Overconsumption of a ‘super food’ is not a super idea. Honestly, I like kale. I eat it a few times a month but it’s just a leafy green vegetable. It’s not chocolate. Luckily, no studies show that chocolate is going to give you hypothyroidism…Diabetes? Possibly, but my thyroid is clear to go.
You have to eat a lot of kale for it to be ‘bad’ for you over a respectable period of time but kale has been in everything: juicing, smoothies, salads, and sandwiches to name a few.
It’s popular because it’s virtually calorie-free, high in fiber, iron, and other micronutrients.
It also has crummy goitrin which according to the Oregon State University Micronutrient Information site: “Very high intakes of cruciferous vegetables have been found to cause hypothyroidism (insufficient thyroid hormone) in animals.”
Apparently, a little grandma was in a coma from severe hypothyroidism after consuming 2-3 lbs. of raw bok choy for several months.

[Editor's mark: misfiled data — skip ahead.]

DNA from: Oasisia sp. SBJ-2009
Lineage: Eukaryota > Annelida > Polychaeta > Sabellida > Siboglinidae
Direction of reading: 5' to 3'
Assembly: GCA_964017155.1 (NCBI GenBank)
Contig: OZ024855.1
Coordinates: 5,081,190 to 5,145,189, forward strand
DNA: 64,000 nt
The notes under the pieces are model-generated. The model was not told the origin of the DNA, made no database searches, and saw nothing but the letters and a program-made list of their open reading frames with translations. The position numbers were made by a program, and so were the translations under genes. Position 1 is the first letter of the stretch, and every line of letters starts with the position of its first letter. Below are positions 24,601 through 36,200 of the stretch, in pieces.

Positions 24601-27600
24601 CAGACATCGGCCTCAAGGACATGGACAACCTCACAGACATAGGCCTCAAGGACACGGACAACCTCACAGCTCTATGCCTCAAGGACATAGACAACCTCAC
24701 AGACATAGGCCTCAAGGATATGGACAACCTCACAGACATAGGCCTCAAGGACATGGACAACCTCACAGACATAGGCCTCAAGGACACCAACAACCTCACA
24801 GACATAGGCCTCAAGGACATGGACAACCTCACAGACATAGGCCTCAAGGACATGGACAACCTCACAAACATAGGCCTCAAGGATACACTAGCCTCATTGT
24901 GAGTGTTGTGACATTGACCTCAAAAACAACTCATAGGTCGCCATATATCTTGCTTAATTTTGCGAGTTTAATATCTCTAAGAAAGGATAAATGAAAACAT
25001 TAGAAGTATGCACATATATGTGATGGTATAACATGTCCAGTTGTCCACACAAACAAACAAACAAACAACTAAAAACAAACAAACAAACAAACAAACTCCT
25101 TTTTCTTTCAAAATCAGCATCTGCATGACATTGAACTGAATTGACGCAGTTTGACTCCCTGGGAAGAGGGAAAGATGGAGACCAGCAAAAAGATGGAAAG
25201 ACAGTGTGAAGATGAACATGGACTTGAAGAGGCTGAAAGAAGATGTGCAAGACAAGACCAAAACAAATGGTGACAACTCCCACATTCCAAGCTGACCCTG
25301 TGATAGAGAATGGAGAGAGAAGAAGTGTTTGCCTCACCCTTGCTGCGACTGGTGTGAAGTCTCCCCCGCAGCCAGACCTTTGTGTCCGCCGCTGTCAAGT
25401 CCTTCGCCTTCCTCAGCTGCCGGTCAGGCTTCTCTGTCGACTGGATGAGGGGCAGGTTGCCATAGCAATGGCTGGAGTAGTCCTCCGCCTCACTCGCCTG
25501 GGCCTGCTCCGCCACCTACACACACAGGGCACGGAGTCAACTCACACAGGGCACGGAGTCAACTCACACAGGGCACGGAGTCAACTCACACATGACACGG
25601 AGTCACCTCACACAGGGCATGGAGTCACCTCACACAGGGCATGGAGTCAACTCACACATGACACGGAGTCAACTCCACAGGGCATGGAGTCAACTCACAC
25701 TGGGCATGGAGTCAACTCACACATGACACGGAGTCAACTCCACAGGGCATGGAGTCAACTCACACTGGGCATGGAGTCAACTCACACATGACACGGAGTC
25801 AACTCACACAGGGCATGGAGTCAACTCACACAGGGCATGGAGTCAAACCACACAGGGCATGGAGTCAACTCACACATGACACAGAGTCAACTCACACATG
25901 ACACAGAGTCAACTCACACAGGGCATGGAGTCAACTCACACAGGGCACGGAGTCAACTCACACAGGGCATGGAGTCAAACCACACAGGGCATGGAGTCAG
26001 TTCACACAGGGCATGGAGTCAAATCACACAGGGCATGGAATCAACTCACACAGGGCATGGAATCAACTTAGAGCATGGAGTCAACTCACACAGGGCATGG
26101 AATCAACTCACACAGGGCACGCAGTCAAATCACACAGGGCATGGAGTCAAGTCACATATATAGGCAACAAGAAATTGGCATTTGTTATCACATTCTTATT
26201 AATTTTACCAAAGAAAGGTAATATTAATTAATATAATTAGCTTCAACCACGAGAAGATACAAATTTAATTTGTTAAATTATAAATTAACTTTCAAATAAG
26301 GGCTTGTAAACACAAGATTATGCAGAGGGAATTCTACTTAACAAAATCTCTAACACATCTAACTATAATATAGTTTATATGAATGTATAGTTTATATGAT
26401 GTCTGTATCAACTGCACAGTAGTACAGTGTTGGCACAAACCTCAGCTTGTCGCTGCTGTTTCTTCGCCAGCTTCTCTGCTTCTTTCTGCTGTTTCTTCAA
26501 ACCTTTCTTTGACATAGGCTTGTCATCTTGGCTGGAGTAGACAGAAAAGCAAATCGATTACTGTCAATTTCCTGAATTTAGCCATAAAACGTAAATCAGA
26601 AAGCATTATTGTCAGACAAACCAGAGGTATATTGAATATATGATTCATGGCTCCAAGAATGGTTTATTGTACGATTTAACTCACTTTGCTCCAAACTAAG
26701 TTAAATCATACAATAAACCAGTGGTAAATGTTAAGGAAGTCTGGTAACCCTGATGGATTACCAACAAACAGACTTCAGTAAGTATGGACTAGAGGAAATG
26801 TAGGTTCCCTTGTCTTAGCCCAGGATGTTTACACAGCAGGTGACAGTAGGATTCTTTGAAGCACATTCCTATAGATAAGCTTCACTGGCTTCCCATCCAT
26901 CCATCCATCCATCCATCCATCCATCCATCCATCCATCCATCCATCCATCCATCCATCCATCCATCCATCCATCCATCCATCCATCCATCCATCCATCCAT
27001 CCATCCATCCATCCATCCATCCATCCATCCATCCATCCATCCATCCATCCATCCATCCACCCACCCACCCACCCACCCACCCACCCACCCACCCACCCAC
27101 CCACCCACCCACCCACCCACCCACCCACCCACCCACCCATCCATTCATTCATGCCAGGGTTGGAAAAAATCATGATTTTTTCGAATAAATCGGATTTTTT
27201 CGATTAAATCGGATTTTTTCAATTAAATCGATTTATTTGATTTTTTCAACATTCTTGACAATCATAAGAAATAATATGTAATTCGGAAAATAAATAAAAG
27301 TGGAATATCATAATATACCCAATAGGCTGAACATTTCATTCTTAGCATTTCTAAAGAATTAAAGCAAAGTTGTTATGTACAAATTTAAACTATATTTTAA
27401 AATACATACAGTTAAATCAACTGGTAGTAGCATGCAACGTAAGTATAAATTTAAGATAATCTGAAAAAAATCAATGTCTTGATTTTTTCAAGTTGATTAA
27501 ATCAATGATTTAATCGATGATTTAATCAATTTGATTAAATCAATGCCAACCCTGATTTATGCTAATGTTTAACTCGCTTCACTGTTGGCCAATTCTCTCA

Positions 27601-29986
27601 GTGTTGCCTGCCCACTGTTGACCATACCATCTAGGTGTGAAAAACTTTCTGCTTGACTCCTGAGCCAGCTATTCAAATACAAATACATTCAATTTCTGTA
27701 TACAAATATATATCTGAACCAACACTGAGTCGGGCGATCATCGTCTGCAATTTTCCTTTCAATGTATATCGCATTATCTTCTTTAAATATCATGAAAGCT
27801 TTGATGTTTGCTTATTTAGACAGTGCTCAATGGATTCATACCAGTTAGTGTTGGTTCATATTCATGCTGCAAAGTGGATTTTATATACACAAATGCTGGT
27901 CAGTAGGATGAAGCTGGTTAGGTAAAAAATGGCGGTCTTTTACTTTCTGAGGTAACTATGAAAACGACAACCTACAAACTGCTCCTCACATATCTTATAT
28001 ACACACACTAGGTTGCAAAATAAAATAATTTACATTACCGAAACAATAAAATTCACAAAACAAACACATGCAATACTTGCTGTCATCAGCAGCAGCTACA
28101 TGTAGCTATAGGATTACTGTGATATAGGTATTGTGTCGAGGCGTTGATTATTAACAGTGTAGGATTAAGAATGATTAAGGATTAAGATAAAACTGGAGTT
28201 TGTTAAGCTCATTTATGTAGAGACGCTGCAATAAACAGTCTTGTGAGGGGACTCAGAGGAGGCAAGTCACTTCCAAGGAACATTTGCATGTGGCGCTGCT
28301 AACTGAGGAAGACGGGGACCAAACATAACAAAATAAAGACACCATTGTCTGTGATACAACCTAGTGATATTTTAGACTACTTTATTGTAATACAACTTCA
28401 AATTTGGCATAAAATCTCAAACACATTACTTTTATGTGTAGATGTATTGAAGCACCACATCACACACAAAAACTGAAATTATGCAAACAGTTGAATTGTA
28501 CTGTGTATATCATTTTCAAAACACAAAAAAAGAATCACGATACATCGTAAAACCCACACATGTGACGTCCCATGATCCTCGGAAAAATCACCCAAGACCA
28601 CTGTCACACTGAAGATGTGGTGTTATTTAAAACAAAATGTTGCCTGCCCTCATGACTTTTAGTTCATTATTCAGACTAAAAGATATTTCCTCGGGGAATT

Now, let’s think about things.
This is one study. It uses the term ‘animals’, currently, we are not testing humans who eat 3 lbs. of kale per day for several months. So if you eat about 1-2 lbs of kale per month the world is probably not ending. If you eat 1-2 lbs. of kale and also have hypothyroidism, you’re not making yourself skinnier.
Also, cruciferous vegetables also include broccoli and cauliflower. Back in my undergrad days, we learned that you just need to steam cruciferous vegetables or roast. Heat practically kills goitrin so you can enjoy the health benefits of some of these foods.
What do take away from this?
1. If you eat 2 lbs. of any one vegetable or anything there’s probably some side effect we have yet to discover.
2. One study doesn’t always result in a cause and effect analysis. If I eat one salad, I will not be skinny. If I eat one pint of Ben and Jerry’s I will not be fat.